On June 5, 2012, Zippo produced its 500 millionth lighter in its Bradford, Pa., factory.

 

Although Zippo has reached a level of success that most companies can only dream about, that success was far from assured when, in 1932, George Blaisdell opened in the midst of the Great Depression. However, Zippo was able to overcome that challenge and become an iconic American brand by following a simple formula.

 

"I think that the fact that we make a very high quality product in the United States is very meaningful and it means a lot to our success," said Greg Booth, current president and CEO of Zippo . "The fact that we make a quality product that is efficient and we can service our customers quickly is important. The other thing that in my opinion that is critically important is that we manufacture and market a product that is relevant to our target audience. Marketing is key."    

 

Those marketing efforts have included a mixture of savvy business tactics, licensing and a bit of good fortune along the way. While those licensing deals have grown to include other iconic brands such as Harley Davidson and Playboy, it all started with the company's famous windproof lighter. 

 

"Blaisdell through a chance meeting at a country club saw a lighter that he thought was intriguing and interesting, but he thought he could improve it," Booth said.

 

Blaisdell did this by adding a hinge to the lighter and re-engineering the traditional lighter so it would work in any condition. Despite the redesign, the company initially struggled as they attempted to grow during the Depression. Blaisdell, however, soon had an opportunity that would change the company's future. 

 

"When World War II came around, Blaisdell made a commitment to sell lighters to the military," Booth said. "That is when the business began to blossom and grow. It got a lift from the GIs in a very challenging environment. Their Zippos were reliable, rugged and durable and soldiers started to talk to their friends about them and look for them once they came home." [13 Iconic Products Still Made in America]

 

After more than a decade promoting the product, Zippo lighters were becoming a popular item.  That popularity continued to grow after the lighters began to be featured in many movies, starting in the 1940s.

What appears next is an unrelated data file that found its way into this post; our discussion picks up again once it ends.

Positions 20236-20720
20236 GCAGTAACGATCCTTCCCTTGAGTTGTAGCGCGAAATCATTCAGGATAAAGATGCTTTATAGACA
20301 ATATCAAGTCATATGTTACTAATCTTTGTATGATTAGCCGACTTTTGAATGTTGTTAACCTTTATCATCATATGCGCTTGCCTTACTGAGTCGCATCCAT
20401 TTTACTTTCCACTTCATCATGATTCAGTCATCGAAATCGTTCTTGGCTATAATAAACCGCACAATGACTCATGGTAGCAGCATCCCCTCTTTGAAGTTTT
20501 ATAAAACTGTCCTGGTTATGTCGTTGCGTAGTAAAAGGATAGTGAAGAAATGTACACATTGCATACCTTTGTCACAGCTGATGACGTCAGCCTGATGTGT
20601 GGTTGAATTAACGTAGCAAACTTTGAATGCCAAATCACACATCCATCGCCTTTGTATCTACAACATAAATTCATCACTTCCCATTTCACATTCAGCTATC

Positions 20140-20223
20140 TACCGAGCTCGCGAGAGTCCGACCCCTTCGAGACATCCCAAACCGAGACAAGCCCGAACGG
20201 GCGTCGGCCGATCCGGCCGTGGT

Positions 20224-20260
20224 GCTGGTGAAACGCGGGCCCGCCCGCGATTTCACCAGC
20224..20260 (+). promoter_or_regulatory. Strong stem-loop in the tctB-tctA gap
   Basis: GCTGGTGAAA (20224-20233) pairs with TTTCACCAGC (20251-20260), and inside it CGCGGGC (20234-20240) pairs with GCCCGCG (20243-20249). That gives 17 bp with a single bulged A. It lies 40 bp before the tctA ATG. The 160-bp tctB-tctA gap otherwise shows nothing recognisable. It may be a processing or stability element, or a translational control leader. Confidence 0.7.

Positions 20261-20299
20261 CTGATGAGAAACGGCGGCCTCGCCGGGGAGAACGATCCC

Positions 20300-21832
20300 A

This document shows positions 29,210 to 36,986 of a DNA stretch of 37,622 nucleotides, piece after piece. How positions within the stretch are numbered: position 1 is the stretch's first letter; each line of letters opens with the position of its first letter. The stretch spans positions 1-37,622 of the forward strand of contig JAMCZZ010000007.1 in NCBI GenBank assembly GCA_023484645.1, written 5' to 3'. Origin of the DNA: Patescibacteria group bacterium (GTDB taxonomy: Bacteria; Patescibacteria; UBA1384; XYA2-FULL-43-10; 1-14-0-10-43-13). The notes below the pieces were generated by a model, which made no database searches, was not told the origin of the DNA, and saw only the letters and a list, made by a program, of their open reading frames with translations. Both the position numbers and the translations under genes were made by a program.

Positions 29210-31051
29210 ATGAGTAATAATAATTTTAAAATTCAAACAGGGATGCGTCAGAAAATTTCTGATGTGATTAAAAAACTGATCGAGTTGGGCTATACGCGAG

"When people ask why it has been in so many movies, I tell them it is something that works on the first take," Booth said. "Whenever a producer or director is looking for a great actor, they want someone who can do it on the first take."

 

To date, Zippos have been featured in more than 1,500 movies. While movies and the war were both large catalysts to their growth, the company owes its continued success to the fact that the company did not rest on their laurels.  Instead, the company has bolstered its bottom line by focusing on selling the American-made product in other countries. 

 

"Our business has grown to the point that we now do business in about 160 countries around the world," Booth said. "They want to buy this iconic brand not only because it is iconic, but because it is fashionable and it resonated with customers."

 

The appeal of the American-made lighters has grown to the point that sales in the United States and overseas are split nearly evenly. Despite the success of the product in other markets, Zippo has no interest in moving their company and the nearly 800 Zippo employees outside of the United States. 

 

"George Duke, the owner of the company and grandson of the founder, just like his mother, aunt and grandfather has said they are making lighters in Bradford," Booth said. "He has said these Zippo lighters are going to be made here and we are not going to move offshore; they have made a commitment to stay here."

 

Staying in the United States has not come without challenges for the company that produces 60,000 lighters a day and sells 12 million lighters a year. Notably, Zippo faces competition from cheaper lighters that are produced overseas. Zippo competes with the competition using a simple formula.

 

"It is quality, quality, quality," Booth said. "People pick up a Zippo and people pick up brand X and you see the difference in quality and consumers are willing to pay more for it because of the brand. I'm sure our cost per unit is more than those in China, but we can charge more because of our quality.  It is a combination of efficiency and effectiveness, marketing and a strong brand. Not everyone has all those things, but if you do and you execute correctly, you are going to be successful."

 

Part of that quality includes the fact that Zippo owners pay nothing for repairs to  their lighters. Since 1932 the company has repaired more than 8 million lighters. Even with superior quality, Zippo has still faced other challenges, including pressure from the anti-smoking movement.

 

"Pressure on tobacco-related products has been challenging," Booth said. "We are obviously tied to the tobacco industry because we sell lighters so we have had to work with that. We can't do anything to change the legislation or pressure, so we just have to continue to market as effectively as we can and go where the opportunities are. The fact that we do business in 160 countries gives us those opportunities."

 

Taking advantage of those opportunities though would not be possible if not for the company's ability to position themselves in the right position to be able to. That, in the opinion of Booth, is the greatest lesson other businesses can take away from the story of Zippo. 

 

"I think that proactive innovation is what makes a company kick," Booth said. "If you are not innovating and you are simply reacting, you are probably not going to survive. We are constantly looking to innovate."

 

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